The more I get a taste of the global church, the greater the mystery it is to me. How can it be that when I’m in a remote village of Tanzania, or a small town in Sweden, I can feel so at home in a church so outside of my culture and context? How is it that we embrace or shake hands with each other in genuine love as brothers and sisters in the Gospel? The faithful existence of the global church, in all its unity and disunity, is a miracle. Continue reading
I have left my heart in so many places.
The grief of leaving behind a place you love, even for good reasons, is a complicated grief. In the midst of new beginnings there is the quiet reminder of loss. It can seem as if all the love, time, and effort you invested in a certain place and time, in a certain vision of your future, has become only a story you will tell, like a dream you’re afraid of forgetting. Besides the story, what really remains? Continue reading
Note: I wrote this letter to myself in much earlier days of this blog, but never published it. I just came across it again today and felt it was time to share it with the world. Although it emerged in the midst of much personal wrestling and prayer, I hope it strikes a chord of resonance with you as well.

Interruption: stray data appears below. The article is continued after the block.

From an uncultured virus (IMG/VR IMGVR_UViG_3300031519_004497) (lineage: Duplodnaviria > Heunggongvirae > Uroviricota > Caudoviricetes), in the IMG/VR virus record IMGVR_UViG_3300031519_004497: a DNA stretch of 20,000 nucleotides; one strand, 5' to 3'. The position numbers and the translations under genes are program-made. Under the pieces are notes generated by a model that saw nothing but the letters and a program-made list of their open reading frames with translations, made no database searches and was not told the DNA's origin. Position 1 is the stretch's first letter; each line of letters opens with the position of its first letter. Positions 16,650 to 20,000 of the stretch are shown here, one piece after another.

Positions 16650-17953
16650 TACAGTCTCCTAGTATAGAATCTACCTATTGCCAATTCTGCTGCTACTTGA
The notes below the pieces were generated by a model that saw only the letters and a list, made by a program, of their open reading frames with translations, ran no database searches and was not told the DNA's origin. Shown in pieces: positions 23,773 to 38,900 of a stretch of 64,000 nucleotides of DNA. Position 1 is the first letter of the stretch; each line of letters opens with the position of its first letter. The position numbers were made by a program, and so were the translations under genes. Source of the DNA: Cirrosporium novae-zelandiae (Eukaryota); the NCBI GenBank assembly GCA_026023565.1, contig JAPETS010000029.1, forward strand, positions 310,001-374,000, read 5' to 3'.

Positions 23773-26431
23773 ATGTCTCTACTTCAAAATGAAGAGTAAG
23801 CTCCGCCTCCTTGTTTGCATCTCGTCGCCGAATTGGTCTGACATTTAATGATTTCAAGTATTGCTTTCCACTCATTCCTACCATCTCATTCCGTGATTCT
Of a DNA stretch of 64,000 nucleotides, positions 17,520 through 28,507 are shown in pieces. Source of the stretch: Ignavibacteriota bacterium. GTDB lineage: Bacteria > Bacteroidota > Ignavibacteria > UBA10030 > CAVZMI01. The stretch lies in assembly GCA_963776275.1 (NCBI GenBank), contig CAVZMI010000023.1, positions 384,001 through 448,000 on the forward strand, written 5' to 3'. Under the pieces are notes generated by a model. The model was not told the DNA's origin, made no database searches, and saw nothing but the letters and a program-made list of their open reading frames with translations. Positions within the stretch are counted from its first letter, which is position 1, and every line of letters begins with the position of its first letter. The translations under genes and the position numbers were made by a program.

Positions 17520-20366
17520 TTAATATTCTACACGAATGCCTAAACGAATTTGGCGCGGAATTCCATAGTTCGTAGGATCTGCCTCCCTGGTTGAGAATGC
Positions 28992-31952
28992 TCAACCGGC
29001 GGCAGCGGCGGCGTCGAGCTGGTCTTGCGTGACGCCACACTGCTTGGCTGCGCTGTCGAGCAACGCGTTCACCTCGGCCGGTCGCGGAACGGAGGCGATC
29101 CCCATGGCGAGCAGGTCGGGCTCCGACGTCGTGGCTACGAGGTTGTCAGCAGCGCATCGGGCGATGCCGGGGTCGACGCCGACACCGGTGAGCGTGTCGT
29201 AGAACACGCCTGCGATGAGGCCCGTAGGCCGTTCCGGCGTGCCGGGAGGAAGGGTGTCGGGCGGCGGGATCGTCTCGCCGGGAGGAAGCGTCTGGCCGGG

Dear you –
The one who is tired,
the one who sits there staring out the bus window,
wondering if she’s the one who has it all wrong.
The one who recognizes in herself the same criticism
the same jumping to conclusions
the same line-in-the-sand mentality
that frustrates her in others
and wonders how we ever heal from it all. Continue reading
As the evenings get darker and the calendar flips to December, I’ve been thinking about the past year and all it has held for us. What words do I want to end the year with? What words do I want to hold on to into the new year?
This has been a year of many new beginnings and some endings, many moments of joy and some of grief, and in the midst of all of it, grace. Sometimes grace found me like a splash of cold water across the face, but sometimes in was the small shadow creeping up from behind, surprising me softly. Mostly I have found it in the quiet, glad moments that are hard to describe in any other way than a deep welling up of gratefulness.